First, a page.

How to Prepare for the Joys and Challenges of Raising a Child with Special Needs by Danny Knight
Preparing Your Home
One of the first things to do when you find out that you’re having a child with disabilities is to prepare your home to make it safe and accessible. If preparing for a physical disability, you’ll need to make some modifications, such as interior and exterior ramps, wider doorways, accessible cabinets, etc. If you have thick carpeting or rugs, consider replacing your floor with hardwoods to reduce the risk of falling and injury. It’s important to modify the bathroom so that your child can safely take baths and perform their daily hygiene routines. If you’re concerned about the costs of making such modifications, there are several grants available to help.
Common Insurance Questions
Health insurance is a common concern for parents when they find out their child will require additional needs. While providing top-quality care is a concern, access to resources will provide your child with a good quality of life. Children with special needs can qualify for disability benefits through Medicaid and Social Security, which can provide medical coverage, access to specialists, adaptive equipment, and therapy. If you will be utilizing your private insurance carrier, it’s important for you to familiarize yourself with your insurance policy and to not be afraid to challenge your insurance provider on their decisions to provide coverage. Additionally, you can reduce out-of-pocket expenses by utilizing in-network providers and spending time researching medical professions on your insurance provider’s online databases.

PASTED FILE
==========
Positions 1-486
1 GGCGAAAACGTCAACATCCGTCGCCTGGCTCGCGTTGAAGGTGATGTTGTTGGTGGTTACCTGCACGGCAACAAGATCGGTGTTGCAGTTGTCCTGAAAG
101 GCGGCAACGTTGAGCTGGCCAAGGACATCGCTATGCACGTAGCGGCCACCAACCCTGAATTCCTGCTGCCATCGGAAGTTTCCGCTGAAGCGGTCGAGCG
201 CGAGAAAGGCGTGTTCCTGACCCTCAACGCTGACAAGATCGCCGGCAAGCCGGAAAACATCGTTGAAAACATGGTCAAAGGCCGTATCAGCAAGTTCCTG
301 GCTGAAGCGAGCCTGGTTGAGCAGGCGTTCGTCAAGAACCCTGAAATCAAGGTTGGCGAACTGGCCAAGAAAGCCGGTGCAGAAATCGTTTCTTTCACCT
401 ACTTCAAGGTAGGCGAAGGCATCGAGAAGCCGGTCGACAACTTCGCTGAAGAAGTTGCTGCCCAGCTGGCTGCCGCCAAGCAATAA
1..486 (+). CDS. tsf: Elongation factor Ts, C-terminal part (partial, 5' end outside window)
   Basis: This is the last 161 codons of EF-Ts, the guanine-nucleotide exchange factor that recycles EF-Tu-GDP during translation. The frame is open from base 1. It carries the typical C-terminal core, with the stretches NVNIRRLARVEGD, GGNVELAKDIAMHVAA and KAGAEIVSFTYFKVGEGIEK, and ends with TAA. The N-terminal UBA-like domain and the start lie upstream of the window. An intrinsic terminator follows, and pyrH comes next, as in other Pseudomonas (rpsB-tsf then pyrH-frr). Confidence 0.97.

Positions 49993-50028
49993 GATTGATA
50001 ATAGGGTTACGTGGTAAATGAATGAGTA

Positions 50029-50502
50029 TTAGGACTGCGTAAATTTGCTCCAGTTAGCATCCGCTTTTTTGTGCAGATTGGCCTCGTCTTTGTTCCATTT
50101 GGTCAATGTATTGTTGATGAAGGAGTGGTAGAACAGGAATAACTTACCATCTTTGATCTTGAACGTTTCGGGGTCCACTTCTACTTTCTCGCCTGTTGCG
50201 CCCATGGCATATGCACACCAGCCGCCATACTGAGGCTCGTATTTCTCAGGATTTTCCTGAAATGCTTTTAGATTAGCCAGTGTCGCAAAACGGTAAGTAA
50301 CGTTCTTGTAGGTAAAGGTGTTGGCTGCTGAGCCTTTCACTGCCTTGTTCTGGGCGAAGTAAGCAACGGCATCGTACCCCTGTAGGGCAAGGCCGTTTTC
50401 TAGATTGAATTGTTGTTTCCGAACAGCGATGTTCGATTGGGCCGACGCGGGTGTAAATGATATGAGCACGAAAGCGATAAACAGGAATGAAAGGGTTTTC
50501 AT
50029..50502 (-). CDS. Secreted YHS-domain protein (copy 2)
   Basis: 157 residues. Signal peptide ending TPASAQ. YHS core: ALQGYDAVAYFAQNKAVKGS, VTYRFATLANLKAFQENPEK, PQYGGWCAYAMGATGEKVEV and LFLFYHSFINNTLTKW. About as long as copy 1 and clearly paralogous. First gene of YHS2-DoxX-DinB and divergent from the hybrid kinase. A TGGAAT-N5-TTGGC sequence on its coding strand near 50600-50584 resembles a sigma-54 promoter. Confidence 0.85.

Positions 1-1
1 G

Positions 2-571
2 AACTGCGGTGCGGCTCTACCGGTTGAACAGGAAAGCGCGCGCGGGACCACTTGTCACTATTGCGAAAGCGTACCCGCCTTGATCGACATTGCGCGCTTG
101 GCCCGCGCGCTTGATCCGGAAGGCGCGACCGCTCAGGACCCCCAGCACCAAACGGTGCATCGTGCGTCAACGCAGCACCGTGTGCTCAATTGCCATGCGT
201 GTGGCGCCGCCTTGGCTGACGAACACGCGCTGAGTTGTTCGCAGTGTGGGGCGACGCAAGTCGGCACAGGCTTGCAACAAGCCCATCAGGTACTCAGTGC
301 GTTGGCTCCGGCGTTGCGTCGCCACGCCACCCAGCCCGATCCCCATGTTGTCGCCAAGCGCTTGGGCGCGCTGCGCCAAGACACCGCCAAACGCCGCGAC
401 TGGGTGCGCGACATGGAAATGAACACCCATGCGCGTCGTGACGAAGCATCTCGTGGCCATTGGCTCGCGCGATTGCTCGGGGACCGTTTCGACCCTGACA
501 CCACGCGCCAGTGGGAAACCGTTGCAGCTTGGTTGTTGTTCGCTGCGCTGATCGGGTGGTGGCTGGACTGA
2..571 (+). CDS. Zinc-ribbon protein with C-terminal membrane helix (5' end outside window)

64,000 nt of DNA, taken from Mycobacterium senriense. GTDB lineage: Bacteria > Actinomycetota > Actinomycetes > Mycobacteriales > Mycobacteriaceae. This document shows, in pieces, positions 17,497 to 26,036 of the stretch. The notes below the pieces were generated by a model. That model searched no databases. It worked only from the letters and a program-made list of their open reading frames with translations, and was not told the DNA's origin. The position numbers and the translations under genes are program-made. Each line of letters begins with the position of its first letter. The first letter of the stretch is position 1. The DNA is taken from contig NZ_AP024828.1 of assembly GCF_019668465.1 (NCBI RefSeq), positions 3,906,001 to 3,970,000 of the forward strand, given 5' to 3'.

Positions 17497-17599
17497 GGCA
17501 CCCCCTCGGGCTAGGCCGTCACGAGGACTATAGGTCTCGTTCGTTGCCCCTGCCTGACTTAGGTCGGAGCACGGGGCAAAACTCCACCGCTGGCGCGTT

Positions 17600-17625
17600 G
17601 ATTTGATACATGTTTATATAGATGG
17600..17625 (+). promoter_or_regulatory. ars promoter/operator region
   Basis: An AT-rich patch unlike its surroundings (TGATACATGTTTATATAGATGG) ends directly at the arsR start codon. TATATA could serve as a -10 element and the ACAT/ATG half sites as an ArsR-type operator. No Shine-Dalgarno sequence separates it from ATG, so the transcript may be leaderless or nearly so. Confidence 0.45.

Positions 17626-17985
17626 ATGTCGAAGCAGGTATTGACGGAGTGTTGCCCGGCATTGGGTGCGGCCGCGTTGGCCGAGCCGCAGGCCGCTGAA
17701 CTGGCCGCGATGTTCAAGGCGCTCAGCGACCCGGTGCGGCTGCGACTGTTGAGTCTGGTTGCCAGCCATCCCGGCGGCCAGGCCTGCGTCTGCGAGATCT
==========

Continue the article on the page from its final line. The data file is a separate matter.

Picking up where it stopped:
Planning for Additional Expenses
Children with special needs will enrich your life in many ways, but it’s a reality that will also come with additional expenses. Depending on the disability, such expenses can vary. It’s important to plan for things like out-of-pocket care, qualified caregivers, special diets, or adaptive toys. Parents should take the time to financially plan for their special needs child the same way they would plan for college tuition and retirement. It’s beneficial to meet with a financial planner and an estate planning attorney to work jointly in formulating a plan to invest, grow assets, and potentially set up a special needs trust (supplemental needs trust) in order to protect assets from counting against your child in their governmental assistance determination.
Taking Care of Yourself
Caring for a child with disabilities is physically and emotionally challenging for the caregiver. You can provide your child with better care if you ensure that you are also well taken care of, and one way to do that is to surround yourself with support. You’re not alone in caring for your child. Aside from your family and friends, there are counselors, support groups, and community service organizations that can provide a helping hand. You should also take some time to nurture yourself by finding time to work out, take breaks, find hobbies, and occasionally do something you love that rejuvenates you.
If you’ve recently discovered that you’re having a child with special needs, know that parenting brings great joy and benefits, even when it’s difficult. If you do your research and prepare for adjustments, you’ll put yourself in a position to give your child everything they need. Remember to make any necessary preparations and modifications to your home, get ready for insurance questions and negotiations, plan for additional expenses, and take care of yourself.